Response to "Hill District Still Waiting for Something Great to Happen"

Lower Hill Meeting #1

This is a response to "The Hill District: Still waiting for something great to happen", first published in Public Source at


Join us in redeveloping the Hill District.

Anyone would be hard-pressed to find a more engaged group of citizens than Hill District residents. Not only are residents not "Still Waiting for Something Great to Happen", but residents are making great things happen.

Daily, the Hill CDC tips its hat to the residents who volunteer countless hours of their free time to serve and foster the interests of the area. For instance, community members have been integrally involved in developing a coordinated community development strategy for the Lower Hill District, so that what ultimately happens in the Lower Hill connects with the broader neighborhood - and not just streets, but economic development. Wealth building, affordable housing, strong opportunities for minority businesses, workforce training, land ownership for residents and institutions and more - that's everyday conversation for many in our community. For example, in just six months since the Pittsburgh Penguins announced their desire to submit their Preliminary Land Development Plan to City Planning for the Lower Hill District, there have been more than 100 attendees at each of five community meetings. Residents have articulated concerns, and expressed their interests in realizing a new, transformative model of community development through this effort. Go Hill District!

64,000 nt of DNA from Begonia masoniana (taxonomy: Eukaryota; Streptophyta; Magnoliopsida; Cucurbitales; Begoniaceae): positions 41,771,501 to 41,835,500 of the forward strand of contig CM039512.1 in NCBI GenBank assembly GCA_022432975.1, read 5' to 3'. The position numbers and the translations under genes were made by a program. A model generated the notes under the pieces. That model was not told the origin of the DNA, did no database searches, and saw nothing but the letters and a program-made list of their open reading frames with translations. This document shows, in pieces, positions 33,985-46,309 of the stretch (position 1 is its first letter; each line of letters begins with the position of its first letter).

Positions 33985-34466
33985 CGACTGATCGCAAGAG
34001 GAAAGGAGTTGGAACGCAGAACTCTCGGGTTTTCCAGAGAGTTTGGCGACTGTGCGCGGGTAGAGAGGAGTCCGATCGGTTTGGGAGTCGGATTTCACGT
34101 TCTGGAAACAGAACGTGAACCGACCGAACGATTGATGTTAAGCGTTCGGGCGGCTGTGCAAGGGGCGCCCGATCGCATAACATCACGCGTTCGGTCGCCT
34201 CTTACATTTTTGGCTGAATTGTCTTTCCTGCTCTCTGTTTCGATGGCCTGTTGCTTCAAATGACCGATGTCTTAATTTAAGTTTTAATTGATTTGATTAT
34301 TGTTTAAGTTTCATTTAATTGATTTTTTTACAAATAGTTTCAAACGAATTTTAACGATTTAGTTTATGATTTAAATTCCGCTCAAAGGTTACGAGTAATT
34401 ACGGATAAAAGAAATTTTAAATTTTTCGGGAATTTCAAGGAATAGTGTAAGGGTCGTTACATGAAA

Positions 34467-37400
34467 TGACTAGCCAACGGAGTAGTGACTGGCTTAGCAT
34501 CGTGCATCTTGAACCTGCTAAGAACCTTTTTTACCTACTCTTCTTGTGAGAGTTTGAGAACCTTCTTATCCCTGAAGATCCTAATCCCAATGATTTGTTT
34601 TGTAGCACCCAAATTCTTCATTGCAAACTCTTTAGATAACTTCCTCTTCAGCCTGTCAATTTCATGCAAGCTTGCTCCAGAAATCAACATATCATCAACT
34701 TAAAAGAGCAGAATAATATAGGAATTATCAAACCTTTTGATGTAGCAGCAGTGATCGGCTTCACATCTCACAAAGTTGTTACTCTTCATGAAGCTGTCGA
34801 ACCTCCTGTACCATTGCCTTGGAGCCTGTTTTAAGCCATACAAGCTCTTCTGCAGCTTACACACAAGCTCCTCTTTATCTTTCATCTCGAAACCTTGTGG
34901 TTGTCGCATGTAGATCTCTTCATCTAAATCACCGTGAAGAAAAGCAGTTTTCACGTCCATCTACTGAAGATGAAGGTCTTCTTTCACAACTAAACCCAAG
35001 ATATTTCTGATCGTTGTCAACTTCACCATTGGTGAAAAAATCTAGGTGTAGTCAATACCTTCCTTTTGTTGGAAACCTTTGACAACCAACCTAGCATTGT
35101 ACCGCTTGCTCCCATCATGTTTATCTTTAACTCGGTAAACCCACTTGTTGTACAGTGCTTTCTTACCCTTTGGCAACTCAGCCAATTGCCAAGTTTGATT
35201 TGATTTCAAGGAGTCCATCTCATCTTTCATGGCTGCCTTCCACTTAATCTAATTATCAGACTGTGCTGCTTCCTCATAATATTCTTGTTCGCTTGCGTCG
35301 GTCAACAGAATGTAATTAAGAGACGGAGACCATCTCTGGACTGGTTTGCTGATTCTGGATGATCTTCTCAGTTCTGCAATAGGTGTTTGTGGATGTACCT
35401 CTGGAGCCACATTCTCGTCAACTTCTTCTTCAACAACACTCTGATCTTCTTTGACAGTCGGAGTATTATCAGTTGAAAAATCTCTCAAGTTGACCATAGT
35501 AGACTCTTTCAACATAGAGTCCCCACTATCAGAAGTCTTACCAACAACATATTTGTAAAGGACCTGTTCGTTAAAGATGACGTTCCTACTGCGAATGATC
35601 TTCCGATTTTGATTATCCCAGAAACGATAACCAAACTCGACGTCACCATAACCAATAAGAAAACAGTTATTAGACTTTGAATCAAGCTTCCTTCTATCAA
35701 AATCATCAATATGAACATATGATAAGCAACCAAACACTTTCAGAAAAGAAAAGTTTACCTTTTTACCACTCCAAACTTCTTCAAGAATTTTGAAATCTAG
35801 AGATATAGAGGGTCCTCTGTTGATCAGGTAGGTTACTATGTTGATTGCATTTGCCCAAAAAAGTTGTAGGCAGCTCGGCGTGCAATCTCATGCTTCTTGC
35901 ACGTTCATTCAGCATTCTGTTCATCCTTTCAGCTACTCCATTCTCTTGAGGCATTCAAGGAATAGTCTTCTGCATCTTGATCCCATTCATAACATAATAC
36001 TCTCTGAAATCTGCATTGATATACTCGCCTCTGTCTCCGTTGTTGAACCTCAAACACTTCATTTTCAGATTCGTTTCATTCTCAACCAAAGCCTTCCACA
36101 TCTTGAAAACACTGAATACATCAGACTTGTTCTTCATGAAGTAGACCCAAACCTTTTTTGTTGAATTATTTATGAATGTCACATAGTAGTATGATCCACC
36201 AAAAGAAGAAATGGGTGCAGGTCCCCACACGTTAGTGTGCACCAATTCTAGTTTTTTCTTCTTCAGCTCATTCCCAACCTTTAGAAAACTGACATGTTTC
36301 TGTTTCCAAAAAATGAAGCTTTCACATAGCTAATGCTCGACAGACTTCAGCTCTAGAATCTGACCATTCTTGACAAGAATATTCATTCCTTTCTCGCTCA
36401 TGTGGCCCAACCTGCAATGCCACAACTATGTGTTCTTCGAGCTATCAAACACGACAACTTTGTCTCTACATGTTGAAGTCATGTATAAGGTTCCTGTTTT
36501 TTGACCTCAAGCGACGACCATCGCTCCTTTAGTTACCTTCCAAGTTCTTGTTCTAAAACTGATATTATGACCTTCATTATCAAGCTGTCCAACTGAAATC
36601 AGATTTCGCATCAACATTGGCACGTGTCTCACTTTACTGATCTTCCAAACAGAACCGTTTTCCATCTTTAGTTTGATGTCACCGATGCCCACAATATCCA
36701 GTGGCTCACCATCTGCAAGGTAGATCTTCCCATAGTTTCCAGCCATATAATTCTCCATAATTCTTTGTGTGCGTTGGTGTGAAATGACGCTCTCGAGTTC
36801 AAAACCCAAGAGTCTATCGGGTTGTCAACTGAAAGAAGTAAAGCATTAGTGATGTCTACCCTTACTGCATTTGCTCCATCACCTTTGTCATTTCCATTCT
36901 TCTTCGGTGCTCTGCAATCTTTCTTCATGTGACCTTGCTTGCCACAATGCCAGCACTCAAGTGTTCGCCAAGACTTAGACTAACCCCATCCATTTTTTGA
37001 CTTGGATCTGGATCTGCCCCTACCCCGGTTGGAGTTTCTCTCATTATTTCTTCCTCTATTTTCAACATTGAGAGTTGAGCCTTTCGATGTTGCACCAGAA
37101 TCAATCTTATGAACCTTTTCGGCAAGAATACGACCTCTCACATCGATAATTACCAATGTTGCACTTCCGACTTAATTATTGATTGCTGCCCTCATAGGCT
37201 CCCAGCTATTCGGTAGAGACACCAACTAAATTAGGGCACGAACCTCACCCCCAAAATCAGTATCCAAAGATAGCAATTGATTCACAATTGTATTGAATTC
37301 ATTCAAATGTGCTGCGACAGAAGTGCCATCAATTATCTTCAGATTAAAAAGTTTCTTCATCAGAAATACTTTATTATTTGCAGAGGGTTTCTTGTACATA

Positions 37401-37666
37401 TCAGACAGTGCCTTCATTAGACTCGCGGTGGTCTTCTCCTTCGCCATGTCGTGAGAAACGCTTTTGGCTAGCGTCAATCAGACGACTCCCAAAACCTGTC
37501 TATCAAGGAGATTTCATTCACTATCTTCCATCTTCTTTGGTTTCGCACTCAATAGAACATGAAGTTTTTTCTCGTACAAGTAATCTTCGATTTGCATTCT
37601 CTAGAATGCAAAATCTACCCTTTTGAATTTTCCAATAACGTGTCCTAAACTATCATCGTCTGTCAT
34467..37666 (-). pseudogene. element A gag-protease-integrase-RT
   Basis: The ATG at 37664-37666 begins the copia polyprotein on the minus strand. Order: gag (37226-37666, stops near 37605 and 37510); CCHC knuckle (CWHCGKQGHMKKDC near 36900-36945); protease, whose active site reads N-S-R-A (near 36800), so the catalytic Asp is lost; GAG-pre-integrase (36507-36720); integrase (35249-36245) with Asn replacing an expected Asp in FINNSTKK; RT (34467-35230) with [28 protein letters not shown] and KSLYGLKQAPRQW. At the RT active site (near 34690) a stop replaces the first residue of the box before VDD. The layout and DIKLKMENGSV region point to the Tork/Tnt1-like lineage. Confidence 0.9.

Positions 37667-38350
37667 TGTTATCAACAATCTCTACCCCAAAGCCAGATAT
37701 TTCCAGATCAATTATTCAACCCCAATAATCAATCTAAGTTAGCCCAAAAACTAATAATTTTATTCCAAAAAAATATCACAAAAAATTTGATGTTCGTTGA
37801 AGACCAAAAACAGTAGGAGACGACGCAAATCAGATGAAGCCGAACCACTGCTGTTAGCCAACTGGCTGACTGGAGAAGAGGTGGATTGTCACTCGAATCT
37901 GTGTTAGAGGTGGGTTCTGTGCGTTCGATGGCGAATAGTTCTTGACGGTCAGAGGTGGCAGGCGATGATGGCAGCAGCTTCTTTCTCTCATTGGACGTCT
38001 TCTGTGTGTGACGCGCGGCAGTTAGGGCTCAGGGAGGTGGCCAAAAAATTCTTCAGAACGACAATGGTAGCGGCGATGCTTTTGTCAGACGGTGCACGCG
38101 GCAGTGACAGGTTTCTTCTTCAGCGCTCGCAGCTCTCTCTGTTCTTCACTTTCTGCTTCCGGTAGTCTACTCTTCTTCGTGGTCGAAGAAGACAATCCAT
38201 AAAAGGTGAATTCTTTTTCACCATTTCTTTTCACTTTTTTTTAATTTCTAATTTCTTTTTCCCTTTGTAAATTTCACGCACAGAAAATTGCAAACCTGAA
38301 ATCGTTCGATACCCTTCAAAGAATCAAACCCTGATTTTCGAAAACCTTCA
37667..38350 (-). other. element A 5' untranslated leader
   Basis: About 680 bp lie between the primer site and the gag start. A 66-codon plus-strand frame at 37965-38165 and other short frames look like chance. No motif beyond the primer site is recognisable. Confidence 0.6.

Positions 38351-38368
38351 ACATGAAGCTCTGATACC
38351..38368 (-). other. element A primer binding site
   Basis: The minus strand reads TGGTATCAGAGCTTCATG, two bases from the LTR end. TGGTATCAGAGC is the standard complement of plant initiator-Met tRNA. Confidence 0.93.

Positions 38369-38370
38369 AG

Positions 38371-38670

We must honor the work of existing business owners who have endured a struggling market, and are preparing to participate in the future development of the neighborhood. They are not waiting - they are working.

We honor the non-profits and faith institutions who understand the existing assets of our neighborhood, yet they continue to strengthen the core asset - the people.

We recognize the elected officials, corporate partners, philanthropic organizations, partnering institutions who are delivering real and tangible investments into this neighborhood.

None of this is by accident, but rather because the Hill District has an active, knowledgeable and engaged citizenry and leadership that gets it, and is willing to put in the long hours of work towards the dream. Residents and leaders of the Hill know real opportunity, and also know when they are simply considered a fix-in on a "sandwich" between Downtown and Oakland. The Hill knows its strategic location is a key asset, but it is not the only one.

Our real challenge as a community, city and region is successfully putting together the difficult puzzle of market-driven development, community-centric development, cultural legacy and economic parity. The Hill is working at it everyday, but we can use more help.

Deeper regional partnerships, catalytic public-private partnerships, sustainable development investment funds that signal a true understanding of the capital resources necessary to transform neighborhoods is what many Hill District residents are waiting to see happen. Now, wouldn't that be "great"?